Clematis are flowering vines with blossoms that bloom in an array of colors including white, pink, lavender and blue. In fact, flowers often change hues throughout the blooming season, which can last from late winter until late fall, depending on the variety and climate. Though clematis are not as commonly grown in Florida as they are in many other parts of the United States, several varieties can be grown in much of Florida.
Florida consists of United States Department of Agriculture plant hardiness zones 8 to 11. Northern Florida and the panhandle in the cooler area of the state is classified as zone 8, where temperatures normally do not dip below 10 degrees Fahrenheit. Central Florida is classified as zone 9, and winter lows rarely go below 20 degrees Fahrenheit. South Florida is classified as zone 10, and winter minimum temperatures almost never fall below 30 degrees Fahrenheit. The Florida keys is the warmest part of the United States and is classified as zone 11, where winter temperatures are almost always above 40 degrees Fahrenheit.
Several clematis varieties are well suited to grow well in many parts of Florida. In zone 10 and 11 most will not survive, but in zones 8 and 9 there are several varieties from which you can select. For example, Clematis texensis, Clematis crispa, Clematis reticulata, Clematis viticella and Clematis florida will thrive in north and central parts of Florida, provided that they are well cared for.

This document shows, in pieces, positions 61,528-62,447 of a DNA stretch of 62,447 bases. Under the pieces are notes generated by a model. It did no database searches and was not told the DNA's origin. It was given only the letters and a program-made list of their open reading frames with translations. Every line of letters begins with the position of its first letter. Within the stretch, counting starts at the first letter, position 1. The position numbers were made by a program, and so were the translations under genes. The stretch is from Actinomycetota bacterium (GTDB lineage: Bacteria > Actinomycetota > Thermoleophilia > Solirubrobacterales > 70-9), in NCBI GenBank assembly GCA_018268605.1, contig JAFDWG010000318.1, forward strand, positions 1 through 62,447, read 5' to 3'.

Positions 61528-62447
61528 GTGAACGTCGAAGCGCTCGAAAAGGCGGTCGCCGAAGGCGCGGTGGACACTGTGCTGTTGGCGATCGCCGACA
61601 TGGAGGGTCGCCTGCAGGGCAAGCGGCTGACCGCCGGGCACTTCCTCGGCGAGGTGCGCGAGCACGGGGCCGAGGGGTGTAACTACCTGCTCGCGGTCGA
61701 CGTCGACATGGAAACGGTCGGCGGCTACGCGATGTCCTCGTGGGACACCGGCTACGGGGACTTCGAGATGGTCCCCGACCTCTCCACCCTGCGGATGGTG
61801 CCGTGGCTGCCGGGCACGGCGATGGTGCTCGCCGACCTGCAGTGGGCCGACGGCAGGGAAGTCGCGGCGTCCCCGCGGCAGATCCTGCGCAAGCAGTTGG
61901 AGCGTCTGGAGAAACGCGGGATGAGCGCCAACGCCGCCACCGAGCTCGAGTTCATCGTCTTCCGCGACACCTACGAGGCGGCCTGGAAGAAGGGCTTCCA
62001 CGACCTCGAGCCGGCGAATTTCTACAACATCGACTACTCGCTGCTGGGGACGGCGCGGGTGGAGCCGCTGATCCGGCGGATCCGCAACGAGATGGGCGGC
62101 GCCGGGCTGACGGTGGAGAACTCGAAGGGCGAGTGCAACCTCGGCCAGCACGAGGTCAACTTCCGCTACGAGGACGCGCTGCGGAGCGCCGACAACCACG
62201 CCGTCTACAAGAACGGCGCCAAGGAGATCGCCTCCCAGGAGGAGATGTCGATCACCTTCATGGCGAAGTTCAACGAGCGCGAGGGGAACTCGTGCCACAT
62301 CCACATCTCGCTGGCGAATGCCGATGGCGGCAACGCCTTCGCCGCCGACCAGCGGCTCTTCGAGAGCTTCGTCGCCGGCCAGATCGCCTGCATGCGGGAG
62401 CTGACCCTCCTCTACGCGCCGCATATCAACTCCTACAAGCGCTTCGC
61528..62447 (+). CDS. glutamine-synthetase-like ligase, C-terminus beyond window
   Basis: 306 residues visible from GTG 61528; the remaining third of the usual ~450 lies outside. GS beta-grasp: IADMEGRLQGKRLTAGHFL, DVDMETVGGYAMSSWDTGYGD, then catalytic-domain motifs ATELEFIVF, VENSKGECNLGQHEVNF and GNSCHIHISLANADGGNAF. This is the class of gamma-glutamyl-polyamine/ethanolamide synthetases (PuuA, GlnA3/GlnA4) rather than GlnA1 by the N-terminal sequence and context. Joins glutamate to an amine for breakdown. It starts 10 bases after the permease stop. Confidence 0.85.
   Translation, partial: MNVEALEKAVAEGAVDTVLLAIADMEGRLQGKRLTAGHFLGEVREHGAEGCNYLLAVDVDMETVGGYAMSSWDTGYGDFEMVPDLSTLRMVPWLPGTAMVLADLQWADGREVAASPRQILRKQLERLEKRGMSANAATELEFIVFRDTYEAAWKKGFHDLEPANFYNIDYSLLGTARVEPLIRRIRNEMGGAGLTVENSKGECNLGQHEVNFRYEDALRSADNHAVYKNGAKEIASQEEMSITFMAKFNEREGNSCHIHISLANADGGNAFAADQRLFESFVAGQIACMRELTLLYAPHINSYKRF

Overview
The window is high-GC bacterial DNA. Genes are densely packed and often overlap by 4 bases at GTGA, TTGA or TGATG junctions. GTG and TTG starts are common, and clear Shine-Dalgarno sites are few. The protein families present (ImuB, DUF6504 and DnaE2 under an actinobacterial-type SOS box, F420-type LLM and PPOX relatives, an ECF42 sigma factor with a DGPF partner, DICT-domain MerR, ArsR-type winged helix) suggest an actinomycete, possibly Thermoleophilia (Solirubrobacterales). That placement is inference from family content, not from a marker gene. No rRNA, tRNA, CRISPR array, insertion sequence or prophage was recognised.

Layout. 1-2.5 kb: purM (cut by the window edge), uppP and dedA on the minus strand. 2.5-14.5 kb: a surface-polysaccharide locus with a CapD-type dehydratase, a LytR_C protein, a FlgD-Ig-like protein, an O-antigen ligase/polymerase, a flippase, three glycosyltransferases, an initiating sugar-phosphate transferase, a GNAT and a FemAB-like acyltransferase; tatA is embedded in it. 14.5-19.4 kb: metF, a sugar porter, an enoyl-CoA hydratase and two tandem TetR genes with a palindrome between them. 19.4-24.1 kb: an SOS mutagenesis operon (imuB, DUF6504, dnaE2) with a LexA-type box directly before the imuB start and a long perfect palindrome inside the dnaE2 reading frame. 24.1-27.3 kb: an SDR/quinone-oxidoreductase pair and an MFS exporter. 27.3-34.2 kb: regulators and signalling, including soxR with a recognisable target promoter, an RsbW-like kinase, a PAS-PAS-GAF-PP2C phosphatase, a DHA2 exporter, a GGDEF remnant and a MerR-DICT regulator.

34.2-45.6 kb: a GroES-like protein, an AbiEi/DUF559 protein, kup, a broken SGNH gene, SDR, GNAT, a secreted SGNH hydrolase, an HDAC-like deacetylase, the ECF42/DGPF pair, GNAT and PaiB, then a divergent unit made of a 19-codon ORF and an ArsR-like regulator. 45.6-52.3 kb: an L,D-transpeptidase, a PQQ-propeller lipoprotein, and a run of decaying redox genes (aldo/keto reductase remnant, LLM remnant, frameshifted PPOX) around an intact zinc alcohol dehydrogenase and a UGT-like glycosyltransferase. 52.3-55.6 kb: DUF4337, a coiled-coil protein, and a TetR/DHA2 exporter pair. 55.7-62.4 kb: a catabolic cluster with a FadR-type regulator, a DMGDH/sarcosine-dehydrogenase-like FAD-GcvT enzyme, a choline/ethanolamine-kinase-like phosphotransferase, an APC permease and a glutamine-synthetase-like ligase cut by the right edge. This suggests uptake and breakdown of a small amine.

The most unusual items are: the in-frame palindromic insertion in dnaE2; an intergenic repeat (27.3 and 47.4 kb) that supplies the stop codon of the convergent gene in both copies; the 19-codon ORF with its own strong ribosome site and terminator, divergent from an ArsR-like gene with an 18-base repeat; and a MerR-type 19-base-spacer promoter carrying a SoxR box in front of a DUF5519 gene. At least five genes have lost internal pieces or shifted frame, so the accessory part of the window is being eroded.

Plant clematis in the sun and in soil that has been amended well with 4 inches of compost, well rotted manure or another organic matter. Amend the soil 12 inches deep and 3 feet wide. Plant the clematis at the same depth as it was in the nursery container. Mulch the plant well with a couple inches of mulch, because clematis thrive in cool soil. Water clematis after planting.
Clematis needs proper support it you want it to grow upright; otherwise it will trail along the ground. The support should not be thicker than 1 inch. A trellis, lattice work or arbor usually works well for the taller varieties, but a pole is good for smaller varieties. If you are planting next to a wall or another solid structure, place the support about 3 to 4 inches from the wall so the clematis has good air flow even from the back.